Mun's Bronx Burns, Obscures

"Miles From Nowhere" by Nami Mun (Riverhead)

“Ladies and gentlemen, there it is,” Howard Cosell informed the nation during the 1977 World Series. “The Bronx is burning.” His signature stilted, terse cadence and morbid turn of phrase succinctly vocalized a somber resignation that threatened to stifle the once vibrant borough. Ravaged by Robert Moses’ ambitious urban planning, the Bronx—newly equipped with a gleaming expressway—literally crumbled throughout the 70s and 80s, forcing thousands of residents to seek shelter in tenements and public housing. As desperate landlords set fire to their property, hoping to reap the benefits of insurance policies, blackened, windowless towers came to punctuate the skyline of an apocalyptically desolate landscape.

Joon, the protagonist of Nami Mun’s debut novel “Miles from Nowhere,” embodies the melancholy pervasive in this landscape. However, the heated social and political factors that fuel the destruction of the Bronx are of marginal importance to Mun. Though her character lives underneath the rubble of this dying city, Mun’s semi-autobiographical tale highlights inner turmoil over external destruction.

Joon and her parents leave Korea at the behest of her mother, who intends to forage a better life in the United States. But disaster seems to be the family’s travelling companion, and as her mother’s mental instability becomes crippling, Joon’s father leaves the family. Unable to convince her mother to speak six months after a hospital stint, Joon abruptly leaves home at the age of 13. The rest of her adolescent life is spent on the streets, in and out of shelters, motels, and abandoned apartment buildings, and the bulk of narration is devoted to the steady incineration of childlike innocence.

As Joon experiences increasingly disturbing events the deeper she delves into street life, Mun details graphic descriptions of drug abuse, crime, self-mutilation, and abusive relationships in an eerily dispassionate tone. She moves through varying degrees of misfortune with a businesslike lack of emotion—a methamphetamine and bourbon-induced haze is described with the same clarity as a Narcotics Anonymous meeting. Joon herself eventually acknowledges this discrepancy in storytelling; “Who knew where or when this was,” she wonders, as her junkie roommate tries to convince her to perform an abortion on herself using bleach and a tampon. Having rendered her own credibility as a narrator questionable, the story is further complicated by blunt, unprecedented chronological leaps that often reveal a character’s future demise within a short, humorous story. As this fatalistic narrative proceeds, Mun attempts to douse her inherently despondent story with hope. Joon’s stalling biography culminates in a spasmodically positive acceleration that uselessly heaps a sudden dose of optimism upon a solid foundation of despair.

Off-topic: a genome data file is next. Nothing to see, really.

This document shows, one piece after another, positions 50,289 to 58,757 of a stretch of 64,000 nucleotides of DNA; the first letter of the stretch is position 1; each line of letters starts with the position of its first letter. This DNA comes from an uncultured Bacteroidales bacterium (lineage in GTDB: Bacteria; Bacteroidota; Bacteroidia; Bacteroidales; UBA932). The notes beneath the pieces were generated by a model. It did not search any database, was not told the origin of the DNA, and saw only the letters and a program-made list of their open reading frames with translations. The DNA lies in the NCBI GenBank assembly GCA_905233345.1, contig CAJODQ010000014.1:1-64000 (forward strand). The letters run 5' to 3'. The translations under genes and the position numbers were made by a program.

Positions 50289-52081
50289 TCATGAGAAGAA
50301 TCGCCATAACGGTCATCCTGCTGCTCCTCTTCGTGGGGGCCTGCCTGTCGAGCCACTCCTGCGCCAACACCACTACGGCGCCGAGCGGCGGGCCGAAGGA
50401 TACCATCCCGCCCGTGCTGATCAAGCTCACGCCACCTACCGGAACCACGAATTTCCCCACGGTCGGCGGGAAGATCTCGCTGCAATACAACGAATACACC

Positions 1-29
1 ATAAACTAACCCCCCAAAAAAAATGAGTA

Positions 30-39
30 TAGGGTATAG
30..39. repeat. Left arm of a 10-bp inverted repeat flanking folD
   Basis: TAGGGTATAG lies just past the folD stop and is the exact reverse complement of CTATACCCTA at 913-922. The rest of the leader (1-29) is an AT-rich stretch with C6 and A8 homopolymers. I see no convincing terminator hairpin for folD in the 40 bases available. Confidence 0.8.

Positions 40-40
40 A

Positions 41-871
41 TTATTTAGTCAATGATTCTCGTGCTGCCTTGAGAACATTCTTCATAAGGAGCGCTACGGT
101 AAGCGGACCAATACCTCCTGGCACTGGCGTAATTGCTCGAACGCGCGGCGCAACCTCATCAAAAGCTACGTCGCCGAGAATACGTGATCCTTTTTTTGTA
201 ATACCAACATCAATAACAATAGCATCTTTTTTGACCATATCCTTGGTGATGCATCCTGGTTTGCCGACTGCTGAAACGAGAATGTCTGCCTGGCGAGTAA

Mun’s entire narrative is a staccato rhythm of choppy vignettes that are potent in isolation but awkward as a whole. The even-handed treatment of tainted youth is juxtaposed with sappy, trite religious experiences that crop up randomly with little justification. God is “an old black man with sky-bright eyes who smiled at everyone as though he’d seen all of them as children once.” Dressed as a janitor on a bus, he says, “Come with me,” but Joon refuses.

Joon’s transient lifestyle provides a colorful cast of characters that distinguish different portions of her life. Unfortunately, Mun’s characteristic lack of subtlety seeps into these portrayals as well, and the characters are painted in broad, vapid strokes. Though Joon painfully recalls being taunted with racial slurs as a child, she views her multiracial peers through an equally skewed lens—in which lisping Puerto Rican call girls offer advice on oral sex and superstitious Chinese women throw knives at enemies. When racial stereotypes aren’t heavily reinforced, Mun utilizes conspicuous hints to contextualize Joon’s acquaintances—a fellow runaway who endeavors to teach Joon life lessons is named Knowledge, while a former addict who is painfully honest about the difficulties of overcoming addiction is named Frank.

Mun’s “Miles from Nowhere” successfully creates an historical snapshot of New York City, providing effective reference points for a specific time and place without revealing significant depth or context. Pop cultural tidbits are peppered throughout the novel—family portraits include men wearing velvet suits and jheri curls—but the work fails to address the root of the era’s ubiquitous despair. Joon is constantly surrounded by a group of young runaways, yet the impetus for this youth exodus is never explored. The noise of traffic drifting from city-sanctioned highways provides an urban soundtrack, and elevated train cars reveal burned buildings through their grease-stained windows, but these images are subordinated to mere setting.

“Miles from Nowhere” is a book of abrupt stops and starts that, like the slumlords of the Bronx’ past, chooses to exacerbate raw wounds while self-consciously falling short of a remedy, choosing instead to wallow in unfulfilling, albeit compelling, misery.